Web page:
Until 1965, Black people couldn’t vote in most of the South. On Sunday, March 7,, 1965, police in Selma, Alabama and state troopers mounted on horseback clubbed hundreds of Black people who attempted to march across the Edmund Pettus bridge to demand the right to vote. Following that Bloody Sunday, Klansmen murdered two white supporters of Black rights. The U.S. government feared “Bloody Sunday” would set off rebellions in northern cities; so Congress finally passed a law that made it illegal for states and local governments to deny or impede Black citizens’ right to vote. Federal courts got the power to stop efforts by local and state governments to draw legislative and congressional district maps designed to dilute the impact of Black voting. Over the next forty years, Black voters brought hundreds of lawsuits against discriminatory election laws and practices by states and local governments, mainly in the South.
In 2013, a narrow majority of the Supreme Court declared the most effective provisions of the Voting Rights Act unconstitutional. Chief Justice Roberts claimed that systematic discrimination had ended decades ago, so it was time to weaken the law. As a result of this ruling, right-wing state governments began to chip away at opportunities to register, cut the number of polling places in Black neighborhoods, and intensified racial gerrymandering. Lawsuits brought by outraged Black voters defeated some of these new “Jim Crow” efforts. But now a federal Judge in Arkansas has ruled that individuals and groups have no right to sue to enforce voting rights; only the Justice Department, he says, has that power under what’s left of the Voting Rights Law.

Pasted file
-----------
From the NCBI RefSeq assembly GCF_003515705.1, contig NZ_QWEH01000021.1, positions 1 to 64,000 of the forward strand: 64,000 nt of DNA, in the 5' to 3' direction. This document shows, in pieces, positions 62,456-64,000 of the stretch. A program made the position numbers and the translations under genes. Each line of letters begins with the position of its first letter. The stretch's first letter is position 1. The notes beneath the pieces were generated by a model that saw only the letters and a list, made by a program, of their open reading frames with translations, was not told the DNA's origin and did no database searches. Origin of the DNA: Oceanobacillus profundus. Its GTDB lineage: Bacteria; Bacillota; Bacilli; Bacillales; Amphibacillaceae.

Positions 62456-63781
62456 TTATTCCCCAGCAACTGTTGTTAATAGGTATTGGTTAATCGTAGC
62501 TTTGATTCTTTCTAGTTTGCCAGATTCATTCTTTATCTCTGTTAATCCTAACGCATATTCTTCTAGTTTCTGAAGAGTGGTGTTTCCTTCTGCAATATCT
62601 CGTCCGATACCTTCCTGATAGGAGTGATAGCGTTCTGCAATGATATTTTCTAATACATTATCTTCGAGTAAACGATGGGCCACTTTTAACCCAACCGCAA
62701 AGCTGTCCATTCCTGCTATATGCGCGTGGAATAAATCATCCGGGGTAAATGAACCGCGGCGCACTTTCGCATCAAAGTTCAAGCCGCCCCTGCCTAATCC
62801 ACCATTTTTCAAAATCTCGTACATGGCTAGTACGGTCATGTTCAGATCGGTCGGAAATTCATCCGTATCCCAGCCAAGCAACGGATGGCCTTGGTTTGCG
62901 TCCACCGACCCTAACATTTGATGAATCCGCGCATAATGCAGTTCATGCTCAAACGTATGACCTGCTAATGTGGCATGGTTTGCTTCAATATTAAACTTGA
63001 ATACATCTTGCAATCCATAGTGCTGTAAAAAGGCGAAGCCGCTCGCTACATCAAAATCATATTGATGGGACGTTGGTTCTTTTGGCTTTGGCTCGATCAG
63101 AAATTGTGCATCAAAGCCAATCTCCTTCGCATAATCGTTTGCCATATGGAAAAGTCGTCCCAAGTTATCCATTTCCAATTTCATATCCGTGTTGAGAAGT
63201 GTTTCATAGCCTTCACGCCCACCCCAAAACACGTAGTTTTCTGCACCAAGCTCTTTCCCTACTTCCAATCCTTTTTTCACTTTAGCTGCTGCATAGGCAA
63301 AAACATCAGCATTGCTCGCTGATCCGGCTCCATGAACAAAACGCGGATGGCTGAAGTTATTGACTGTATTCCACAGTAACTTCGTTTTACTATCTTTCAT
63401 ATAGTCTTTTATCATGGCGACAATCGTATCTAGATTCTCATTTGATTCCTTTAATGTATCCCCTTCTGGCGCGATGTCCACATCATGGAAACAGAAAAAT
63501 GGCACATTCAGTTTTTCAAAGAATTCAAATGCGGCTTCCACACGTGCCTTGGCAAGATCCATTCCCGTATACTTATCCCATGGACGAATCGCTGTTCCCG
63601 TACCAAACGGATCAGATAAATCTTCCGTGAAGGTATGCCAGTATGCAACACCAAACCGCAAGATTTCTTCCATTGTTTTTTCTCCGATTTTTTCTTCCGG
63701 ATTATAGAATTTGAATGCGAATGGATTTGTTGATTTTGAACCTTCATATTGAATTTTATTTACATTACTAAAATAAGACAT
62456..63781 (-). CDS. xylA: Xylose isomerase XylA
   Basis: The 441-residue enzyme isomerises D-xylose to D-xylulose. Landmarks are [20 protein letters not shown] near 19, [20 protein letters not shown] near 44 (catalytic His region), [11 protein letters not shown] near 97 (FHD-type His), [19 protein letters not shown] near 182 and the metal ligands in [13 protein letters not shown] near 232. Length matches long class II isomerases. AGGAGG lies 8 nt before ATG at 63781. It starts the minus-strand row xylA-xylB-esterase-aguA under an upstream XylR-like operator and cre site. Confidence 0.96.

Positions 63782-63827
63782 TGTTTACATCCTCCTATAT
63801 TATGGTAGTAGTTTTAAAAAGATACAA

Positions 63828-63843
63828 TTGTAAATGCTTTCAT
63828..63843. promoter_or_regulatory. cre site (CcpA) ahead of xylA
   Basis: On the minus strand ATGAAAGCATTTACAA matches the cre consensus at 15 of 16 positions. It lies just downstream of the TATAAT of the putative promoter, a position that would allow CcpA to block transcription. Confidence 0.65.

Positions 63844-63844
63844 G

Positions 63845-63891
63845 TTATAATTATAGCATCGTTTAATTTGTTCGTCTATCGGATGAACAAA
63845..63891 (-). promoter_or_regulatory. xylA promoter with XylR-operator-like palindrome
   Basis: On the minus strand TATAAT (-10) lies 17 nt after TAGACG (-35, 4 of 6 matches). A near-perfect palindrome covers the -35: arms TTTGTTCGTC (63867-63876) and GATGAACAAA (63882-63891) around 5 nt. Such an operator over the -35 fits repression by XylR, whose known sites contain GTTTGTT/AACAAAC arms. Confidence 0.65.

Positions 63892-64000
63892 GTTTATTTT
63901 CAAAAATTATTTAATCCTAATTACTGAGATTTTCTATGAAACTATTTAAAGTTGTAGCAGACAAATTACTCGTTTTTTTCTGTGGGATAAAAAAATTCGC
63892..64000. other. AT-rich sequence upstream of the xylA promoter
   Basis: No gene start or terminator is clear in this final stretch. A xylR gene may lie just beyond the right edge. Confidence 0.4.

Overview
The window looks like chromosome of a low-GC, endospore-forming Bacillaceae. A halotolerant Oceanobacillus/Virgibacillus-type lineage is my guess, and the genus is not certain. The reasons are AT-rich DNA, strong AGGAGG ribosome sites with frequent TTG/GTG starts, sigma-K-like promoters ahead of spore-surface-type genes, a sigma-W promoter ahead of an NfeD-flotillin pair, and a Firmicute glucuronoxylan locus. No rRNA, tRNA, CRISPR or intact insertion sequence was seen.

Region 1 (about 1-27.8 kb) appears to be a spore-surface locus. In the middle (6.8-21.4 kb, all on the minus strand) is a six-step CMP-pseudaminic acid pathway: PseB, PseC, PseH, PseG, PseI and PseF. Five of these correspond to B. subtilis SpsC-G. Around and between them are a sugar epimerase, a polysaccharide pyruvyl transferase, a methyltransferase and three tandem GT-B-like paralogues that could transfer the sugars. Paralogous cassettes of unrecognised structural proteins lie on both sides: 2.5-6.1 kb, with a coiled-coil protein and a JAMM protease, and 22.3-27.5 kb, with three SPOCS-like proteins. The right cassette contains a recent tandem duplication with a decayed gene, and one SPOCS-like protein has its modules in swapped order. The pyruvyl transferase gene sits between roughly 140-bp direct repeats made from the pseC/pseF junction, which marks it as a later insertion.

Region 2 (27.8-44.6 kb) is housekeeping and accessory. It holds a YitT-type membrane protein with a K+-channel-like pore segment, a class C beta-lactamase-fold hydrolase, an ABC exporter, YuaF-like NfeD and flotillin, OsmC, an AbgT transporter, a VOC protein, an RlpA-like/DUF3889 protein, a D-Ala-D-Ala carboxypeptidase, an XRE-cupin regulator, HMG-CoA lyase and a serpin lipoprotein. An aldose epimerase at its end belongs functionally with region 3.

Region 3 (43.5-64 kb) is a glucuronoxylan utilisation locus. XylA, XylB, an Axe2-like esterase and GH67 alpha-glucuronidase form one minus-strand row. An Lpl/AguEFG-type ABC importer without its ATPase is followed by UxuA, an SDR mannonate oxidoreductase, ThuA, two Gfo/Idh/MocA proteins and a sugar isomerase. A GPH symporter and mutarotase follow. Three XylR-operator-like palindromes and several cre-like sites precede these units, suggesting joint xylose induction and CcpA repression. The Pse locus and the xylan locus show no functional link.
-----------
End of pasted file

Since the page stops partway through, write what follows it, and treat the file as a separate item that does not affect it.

The Arkansas ruling is being appealed and may get to the Supreme Court. For more than half a century, the Supreme Court has upheld the right of individuals to sue to protect their right to vote. However, two far-right Supreme Court justices, Clarence Thomas and Neil Gorsuch, have previously issued dissenting opinions denying that right. Two years ago, the new far-right majority on the Supreme Court overturned its own precedent, Roe v Wade, protecting a woman’s right to choose. Now, the Arkansas ruling may give the far-right majority on the Supreme Court an opportunity to disempower Black people as It has done with women.
The movements of the 1960s, for Black rights, for women’s rights, and against the war in Vietnam won concessions from the power structure only by carrying out mass disruptions of business as usual. Workers had won rights on the job by shutting down production during the big union movements of the 1930s. But when big struggles for change die down, the One Percent looks for ways to take back what was won because the capitalist system only thrives when the people it exploits have no rights it is obliged to respect.
Today, capitalism is driving our society deeper into crisis. Attacks on our rights are intensifying. Masses of people, including workers, need to organize a movement strong enough to stop the attacks. This could be the beginning of a movement powerful enough to uproot the capitalist system as a whole. Without that, our rights will never be secure.